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So I go buy a PC with 4K RAM and do my work on it, since after all, it reached the moon so no excuse why it cannot compile my code right?
Pickman4328dRAM != speed
Froot88768dBack in the day men got by with stone axes carved from rock by hand. We should do that!
if you have terabytes of RAM it still does not mean your setup will be fast. RAM is nothing but amount of [temporary] storage space. Not speed.
Xoka1428dthank God chrome wasn't there at that time. Otherwise, chrome would've eaten all the RAM alone
Kyouma3768dYeah no shit Electron was not born yet
kamen33518dStop comparing embedded, purpose-built machines to general purpose machines. Heck, if you keep doing that, it might turn out that the logic board of your microwave is better than your PC...
The Apollo 11 guidance computer actually overflowed its memory during landing anyway. Although that was mostly caused by bad timing rather than insufficient hardware.
Parzi32408dCPU, GPU, RAM, bridges, storage space, storage speed, fragmentation (where applicable)...
All matter for speed.
also we can do amazing shit on 256 bytes of memory (Atari 2600/VCS) so this isn't really shocking to me.
Oh, it ran on an 8088 at just over 1MHz.
It literally only had to run on one computer, they had a huge team of literal rocket scientists backed by literally all of America and almost unlimited funding, and it only had to do one thing, and it only had to do it once.
It's a spaceship. It's a marvel of engineering and an American, and honestly, a human pride.
But four thousand bytes of memory was probably a lot for it's time. It's not like they were building cheap parts. This was the best of the best.
I don't know the specifics of the guidance system but I'm assuming it didn't run any graphics, and didn't hold large sets of data. I'm assuming it need only hold a few variables in memory to keep track of things like direction and velocity. I don't see any real reason it would need much ram at all.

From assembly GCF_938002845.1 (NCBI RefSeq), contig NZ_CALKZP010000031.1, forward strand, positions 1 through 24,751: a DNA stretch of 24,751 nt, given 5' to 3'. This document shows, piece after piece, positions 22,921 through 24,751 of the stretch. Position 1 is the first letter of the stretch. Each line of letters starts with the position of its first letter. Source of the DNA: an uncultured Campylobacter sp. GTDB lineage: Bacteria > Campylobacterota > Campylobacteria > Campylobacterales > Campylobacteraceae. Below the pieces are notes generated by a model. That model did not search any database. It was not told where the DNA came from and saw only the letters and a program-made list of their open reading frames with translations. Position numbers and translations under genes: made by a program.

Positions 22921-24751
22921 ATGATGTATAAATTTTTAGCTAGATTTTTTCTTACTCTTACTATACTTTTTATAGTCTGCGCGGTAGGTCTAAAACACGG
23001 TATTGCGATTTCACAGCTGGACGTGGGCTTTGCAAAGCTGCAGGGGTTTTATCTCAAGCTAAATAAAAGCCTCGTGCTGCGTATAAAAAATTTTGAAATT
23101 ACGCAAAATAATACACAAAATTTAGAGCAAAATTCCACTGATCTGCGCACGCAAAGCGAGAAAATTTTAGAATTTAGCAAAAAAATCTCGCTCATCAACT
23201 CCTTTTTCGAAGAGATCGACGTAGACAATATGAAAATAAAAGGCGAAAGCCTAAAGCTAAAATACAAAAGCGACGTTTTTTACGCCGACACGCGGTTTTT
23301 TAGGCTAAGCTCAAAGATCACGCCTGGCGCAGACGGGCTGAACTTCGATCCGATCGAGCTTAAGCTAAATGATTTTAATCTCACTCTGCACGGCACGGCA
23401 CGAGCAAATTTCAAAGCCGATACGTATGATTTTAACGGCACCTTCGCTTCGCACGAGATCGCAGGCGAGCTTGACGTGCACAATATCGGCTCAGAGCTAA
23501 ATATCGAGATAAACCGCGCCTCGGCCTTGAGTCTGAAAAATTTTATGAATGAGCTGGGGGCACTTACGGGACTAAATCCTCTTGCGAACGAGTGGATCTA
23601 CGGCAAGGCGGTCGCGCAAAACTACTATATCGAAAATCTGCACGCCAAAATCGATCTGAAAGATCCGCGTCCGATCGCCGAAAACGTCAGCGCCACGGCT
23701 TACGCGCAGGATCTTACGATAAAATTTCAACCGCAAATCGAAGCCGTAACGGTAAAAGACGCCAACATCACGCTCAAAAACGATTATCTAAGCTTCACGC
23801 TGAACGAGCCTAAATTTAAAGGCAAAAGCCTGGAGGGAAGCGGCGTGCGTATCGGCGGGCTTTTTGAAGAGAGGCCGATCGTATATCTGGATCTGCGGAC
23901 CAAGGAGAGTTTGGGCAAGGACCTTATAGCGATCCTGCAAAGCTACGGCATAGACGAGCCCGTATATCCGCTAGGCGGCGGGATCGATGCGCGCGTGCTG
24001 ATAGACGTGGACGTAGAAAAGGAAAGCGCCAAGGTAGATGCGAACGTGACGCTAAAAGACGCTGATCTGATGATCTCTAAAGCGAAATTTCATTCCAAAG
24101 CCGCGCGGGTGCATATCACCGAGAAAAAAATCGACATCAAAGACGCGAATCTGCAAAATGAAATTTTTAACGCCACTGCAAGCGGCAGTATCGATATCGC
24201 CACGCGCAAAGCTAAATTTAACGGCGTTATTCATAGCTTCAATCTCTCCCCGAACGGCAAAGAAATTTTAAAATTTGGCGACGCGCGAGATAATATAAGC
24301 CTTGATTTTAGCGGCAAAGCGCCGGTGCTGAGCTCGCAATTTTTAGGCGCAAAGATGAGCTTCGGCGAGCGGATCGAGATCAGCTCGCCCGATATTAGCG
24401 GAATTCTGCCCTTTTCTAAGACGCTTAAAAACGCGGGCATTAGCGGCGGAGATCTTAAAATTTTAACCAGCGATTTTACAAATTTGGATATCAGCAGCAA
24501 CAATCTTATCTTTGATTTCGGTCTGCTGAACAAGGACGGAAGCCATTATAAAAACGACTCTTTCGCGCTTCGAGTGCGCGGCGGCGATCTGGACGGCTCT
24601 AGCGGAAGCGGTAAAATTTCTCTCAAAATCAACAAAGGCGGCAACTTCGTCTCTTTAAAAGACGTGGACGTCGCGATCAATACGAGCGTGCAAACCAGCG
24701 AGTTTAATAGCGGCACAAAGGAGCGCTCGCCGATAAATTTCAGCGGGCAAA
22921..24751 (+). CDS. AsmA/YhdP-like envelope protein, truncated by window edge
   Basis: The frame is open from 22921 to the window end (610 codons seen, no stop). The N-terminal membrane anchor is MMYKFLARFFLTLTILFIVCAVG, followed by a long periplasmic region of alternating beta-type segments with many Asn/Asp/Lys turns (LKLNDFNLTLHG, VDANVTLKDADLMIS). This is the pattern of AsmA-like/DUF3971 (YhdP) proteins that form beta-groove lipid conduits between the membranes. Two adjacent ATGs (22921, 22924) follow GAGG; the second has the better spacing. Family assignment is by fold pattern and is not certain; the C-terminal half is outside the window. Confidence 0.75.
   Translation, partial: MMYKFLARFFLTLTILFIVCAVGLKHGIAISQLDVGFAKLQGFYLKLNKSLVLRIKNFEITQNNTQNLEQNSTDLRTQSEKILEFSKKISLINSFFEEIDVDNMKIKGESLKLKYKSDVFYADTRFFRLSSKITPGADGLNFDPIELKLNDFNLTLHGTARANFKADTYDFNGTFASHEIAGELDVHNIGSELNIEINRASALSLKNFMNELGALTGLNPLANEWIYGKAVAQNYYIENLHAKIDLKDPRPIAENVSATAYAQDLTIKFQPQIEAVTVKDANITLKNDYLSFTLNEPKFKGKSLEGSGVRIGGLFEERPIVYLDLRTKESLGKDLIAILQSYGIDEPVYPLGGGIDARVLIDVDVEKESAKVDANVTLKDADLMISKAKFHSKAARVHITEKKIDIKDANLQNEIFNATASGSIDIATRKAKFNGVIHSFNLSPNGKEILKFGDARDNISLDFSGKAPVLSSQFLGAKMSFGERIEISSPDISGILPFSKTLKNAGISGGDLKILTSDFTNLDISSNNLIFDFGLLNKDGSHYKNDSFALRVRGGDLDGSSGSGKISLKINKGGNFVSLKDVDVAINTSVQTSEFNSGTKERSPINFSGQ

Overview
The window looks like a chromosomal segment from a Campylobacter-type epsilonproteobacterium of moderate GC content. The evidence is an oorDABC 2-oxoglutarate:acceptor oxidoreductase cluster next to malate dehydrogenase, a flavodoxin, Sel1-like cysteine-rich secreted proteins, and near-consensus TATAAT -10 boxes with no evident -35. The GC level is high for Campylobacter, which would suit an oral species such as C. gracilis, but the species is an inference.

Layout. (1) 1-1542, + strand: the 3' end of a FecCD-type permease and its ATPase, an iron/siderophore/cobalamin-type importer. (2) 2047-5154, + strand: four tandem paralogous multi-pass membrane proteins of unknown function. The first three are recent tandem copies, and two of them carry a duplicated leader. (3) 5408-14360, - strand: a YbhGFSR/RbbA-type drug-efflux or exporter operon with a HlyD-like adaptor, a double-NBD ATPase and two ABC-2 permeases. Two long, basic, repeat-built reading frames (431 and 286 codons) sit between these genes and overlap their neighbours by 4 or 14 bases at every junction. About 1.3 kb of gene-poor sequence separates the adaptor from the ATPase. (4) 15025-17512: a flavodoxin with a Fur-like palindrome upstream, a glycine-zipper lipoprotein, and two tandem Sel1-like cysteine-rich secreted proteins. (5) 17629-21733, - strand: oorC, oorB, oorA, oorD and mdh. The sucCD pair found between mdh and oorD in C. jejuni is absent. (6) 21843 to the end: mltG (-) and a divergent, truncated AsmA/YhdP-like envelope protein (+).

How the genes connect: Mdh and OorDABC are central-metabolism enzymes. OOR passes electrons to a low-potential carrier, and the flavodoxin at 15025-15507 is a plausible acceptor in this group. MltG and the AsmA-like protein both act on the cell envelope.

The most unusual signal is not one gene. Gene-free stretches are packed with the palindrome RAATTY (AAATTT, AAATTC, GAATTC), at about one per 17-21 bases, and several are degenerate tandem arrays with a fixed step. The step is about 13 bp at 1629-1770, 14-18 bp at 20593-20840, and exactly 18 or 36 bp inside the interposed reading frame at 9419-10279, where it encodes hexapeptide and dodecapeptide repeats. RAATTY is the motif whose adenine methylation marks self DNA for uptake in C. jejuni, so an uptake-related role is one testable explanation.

@AlgoRythm That's the advantage of a purpose-built embedded system. Because they custom designed not just the system but also every single process that would run on it, they were able to calculate exactly how much memory was required for each operation, and exactly when they could flush that data out of memory to make room for the next procedure. So they basically designed the most efficient garbage collector ever, allowing the computer to run at 90% utilization during peak times of the landing.
And then they designed an overflow error handler that would soft-reboot the system by killing every process and then restarting them in their intended order, all without losing any critical data in memory. So when a hardware error (caused by the power supply, of all things) sent enough interrupts to the guidance computer to cause the memory to overflow, it did the soft reboot (a few times) to clear everything up. It definitely made everyone nervous though.
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